While this payout was certainly lucrative, Kaepernick quickly learned that his settlement ended his run as an effective change agent.  With all the new social justice warriors, self-appointed spokespersons taking up media time with their demands surrounding the 2020 summer of protests and riots and violence, Kaepernick was "old news" — which gave him the incentive to once again find a way of making news.

Though he's no longer an active football player, Kaepernick again lashed out against the NFL — this time for the sin of actually trying to support Kaepernick and his Black Lives Matter cause.

"While the NFL runs propaganda about how they care about Black Life," Kaepernick tweeted this Sunday, "they are still actively blackballing Eric Reid for fighting for the Black community.  Eric set 2 [sic] franchise records last year, and is one of the best defensive players in the league."  Reid and Kaepernick played together for the 49ers in 2016, and Reid followed Kaepernick's lead in kneeling or squatting during the National Anthem.  Though he had a strong season last year playing for the Carolina Panthers, Reid — a free agent — was not re-signed by that team, or by any other.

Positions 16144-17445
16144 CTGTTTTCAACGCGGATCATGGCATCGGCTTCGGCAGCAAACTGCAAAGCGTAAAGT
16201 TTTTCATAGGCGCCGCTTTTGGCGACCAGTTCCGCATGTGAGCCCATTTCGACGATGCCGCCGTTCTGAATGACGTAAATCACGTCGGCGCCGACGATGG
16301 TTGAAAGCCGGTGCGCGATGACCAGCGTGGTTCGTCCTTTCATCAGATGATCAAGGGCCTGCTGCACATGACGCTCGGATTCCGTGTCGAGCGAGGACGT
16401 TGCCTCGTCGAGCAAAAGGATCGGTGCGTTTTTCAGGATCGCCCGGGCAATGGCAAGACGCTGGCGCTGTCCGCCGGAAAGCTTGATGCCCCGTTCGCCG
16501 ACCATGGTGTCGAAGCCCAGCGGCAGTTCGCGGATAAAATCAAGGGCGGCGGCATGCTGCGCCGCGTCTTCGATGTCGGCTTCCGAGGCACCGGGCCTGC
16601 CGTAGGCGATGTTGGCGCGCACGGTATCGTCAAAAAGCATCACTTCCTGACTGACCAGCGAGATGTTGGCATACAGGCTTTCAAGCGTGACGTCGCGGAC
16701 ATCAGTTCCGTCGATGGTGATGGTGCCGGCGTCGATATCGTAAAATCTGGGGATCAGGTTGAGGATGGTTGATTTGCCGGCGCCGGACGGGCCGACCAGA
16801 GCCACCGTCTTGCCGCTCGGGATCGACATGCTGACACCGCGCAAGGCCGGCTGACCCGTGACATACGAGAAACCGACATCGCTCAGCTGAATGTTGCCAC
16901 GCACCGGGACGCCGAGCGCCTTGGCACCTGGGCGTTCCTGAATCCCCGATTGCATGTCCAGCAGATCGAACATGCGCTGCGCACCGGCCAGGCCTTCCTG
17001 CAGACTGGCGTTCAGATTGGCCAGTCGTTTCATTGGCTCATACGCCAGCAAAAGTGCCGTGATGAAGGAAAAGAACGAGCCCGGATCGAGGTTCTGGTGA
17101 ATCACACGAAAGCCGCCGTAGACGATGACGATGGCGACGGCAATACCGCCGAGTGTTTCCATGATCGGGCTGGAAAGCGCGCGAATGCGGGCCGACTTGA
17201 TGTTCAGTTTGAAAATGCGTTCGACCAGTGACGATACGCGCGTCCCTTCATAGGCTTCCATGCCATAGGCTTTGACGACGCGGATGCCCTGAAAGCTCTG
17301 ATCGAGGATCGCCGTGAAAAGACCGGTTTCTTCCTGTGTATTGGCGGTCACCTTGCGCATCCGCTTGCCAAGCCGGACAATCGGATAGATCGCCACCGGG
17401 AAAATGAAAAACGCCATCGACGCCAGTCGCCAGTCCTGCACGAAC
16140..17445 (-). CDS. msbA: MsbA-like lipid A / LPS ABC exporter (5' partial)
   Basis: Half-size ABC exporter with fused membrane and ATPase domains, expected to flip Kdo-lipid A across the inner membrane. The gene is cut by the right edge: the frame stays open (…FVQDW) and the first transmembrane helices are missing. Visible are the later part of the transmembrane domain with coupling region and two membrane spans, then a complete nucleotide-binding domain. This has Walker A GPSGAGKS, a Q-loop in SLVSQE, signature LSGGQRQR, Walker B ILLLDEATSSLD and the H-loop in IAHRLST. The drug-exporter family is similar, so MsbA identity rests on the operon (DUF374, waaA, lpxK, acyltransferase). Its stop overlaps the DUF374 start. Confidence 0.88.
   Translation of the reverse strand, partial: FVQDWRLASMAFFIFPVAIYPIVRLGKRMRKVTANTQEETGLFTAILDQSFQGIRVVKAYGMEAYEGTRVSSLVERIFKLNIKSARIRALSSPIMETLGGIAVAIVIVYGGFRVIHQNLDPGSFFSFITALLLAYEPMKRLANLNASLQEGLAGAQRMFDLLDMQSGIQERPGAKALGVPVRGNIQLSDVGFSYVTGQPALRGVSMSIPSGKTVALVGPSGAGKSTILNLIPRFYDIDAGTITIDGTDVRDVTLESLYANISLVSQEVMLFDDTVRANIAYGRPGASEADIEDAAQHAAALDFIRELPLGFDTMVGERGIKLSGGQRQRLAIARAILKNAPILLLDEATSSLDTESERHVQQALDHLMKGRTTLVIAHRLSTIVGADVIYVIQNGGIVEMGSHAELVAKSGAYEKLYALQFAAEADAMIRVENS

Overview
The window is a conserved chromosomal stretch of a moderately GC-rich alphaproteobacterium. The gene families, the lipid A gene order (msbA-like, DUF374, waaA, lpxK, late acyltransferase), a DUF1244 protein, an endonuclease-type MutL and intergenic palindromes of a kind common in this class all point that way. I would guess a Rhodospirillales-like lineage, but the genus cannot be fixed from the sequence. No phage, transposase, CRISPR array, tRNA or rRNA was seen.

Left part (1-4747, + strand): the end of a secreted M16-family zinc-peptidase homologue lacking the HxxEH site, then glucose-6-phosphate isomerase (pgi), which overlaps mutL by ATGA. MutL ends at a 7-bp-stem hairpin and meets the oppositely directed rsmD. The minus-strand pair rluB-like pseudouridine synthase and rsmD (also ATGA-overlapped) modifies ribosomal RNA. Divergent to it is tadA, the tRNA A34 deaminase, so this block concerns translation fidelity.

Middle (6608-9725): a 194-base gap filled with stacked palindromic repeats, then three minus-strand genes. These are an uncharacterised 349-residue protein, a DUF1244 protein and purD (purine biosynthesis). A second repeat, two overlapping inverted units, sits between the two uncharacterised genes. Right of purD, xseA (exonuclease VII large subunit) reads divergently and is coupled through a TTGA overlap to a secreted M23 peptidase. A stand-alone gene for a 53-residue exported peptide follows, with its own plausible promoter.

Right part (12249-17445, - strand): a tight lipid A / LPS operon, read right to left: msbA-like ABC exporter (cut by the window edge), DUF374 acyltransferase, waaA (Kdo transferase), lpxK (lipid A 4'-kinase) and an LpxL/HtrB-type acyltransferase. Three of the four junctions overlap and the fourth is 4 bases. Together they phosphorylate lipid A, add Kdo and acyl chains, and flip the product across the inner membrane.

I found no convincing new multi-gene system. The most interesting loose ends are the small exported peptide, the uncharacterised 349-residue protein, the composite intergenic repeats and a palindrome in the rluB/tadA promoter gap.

It sounded as if Kaepernick was attacking the NFL again in defense of Reid.  But Reid is just an excuse — Kaepernick is looking to hold onto his power, to make himself relevant in a fast-changing world suddenly overrun by SJWs.  Apparently, the rewarding financial settlement he made with the NFL last year threatened to make him less of a public thought leader and issues arbitrator.  This could not be allowed because, since the first time he took a knee, Kaepernick had effectively leveraged the "fame" that this move gave him to become a voice to be reckoned with.